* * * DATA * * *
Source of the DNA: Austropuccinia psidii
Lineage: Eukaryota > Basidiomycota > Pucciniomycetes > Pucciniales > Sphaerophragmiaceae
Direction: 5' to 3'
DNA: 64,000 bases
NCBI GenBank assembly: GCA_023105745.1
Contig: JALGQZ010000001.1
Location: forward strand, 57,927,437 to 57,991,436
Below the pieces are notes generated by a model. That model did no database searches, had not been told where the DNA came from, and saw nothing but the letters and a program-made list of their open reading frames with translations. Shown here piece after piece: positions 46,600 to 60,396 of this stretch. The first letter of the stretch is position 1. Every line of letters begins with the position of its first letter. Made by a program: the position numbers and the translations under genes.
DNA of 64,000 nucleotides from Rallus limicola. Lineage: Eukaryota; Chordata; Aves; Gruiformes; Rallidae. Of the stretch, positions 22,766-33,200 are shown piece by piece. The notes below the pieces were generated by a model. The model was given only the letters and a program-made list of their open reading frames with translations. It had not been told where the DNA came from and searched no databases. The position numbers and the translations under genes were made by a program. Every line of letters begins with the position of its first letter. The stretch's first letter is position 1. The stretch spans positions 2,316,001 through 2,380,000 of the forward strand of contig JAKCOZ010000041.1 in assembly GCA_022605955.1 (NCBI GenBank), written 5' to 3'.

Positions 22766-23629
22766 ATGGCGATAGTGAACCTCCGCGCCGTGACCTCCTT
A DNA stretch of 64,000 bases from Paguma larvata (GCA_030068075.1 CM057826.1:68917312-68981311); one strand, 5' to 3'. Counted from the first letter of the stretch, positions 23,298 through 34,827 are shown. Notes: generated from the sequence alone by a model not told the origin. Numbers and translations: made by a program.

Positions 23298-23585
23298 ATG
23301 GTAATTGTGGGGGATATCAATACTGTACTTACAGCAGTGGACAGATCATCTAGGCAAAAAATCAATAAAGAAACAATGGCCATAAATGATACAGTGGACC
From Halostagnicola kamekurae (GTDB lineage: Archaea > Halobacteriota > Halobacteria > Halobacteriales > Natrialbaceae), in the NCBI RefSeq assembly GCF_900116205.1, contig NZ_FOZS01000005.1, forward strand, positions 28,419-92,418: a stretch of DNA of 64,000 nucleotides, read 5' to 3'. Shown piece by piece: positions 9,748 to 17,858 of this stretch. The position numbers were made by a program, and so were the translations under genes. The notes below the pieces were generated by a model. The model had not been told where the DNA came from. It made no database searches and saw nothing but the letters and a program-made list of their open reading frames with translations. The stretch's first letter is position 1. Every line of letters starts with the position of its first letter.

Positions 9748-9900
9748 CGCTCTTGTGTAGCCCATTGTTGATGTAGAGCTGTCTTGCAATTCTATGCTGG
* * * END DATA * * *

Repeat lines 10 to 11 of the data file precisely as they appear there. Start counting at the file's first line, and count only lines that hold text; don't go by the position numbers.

Positions 22766-23629
22766 ATGGCGATAGTGAACCTCCGCGCCGTGACCTCCTT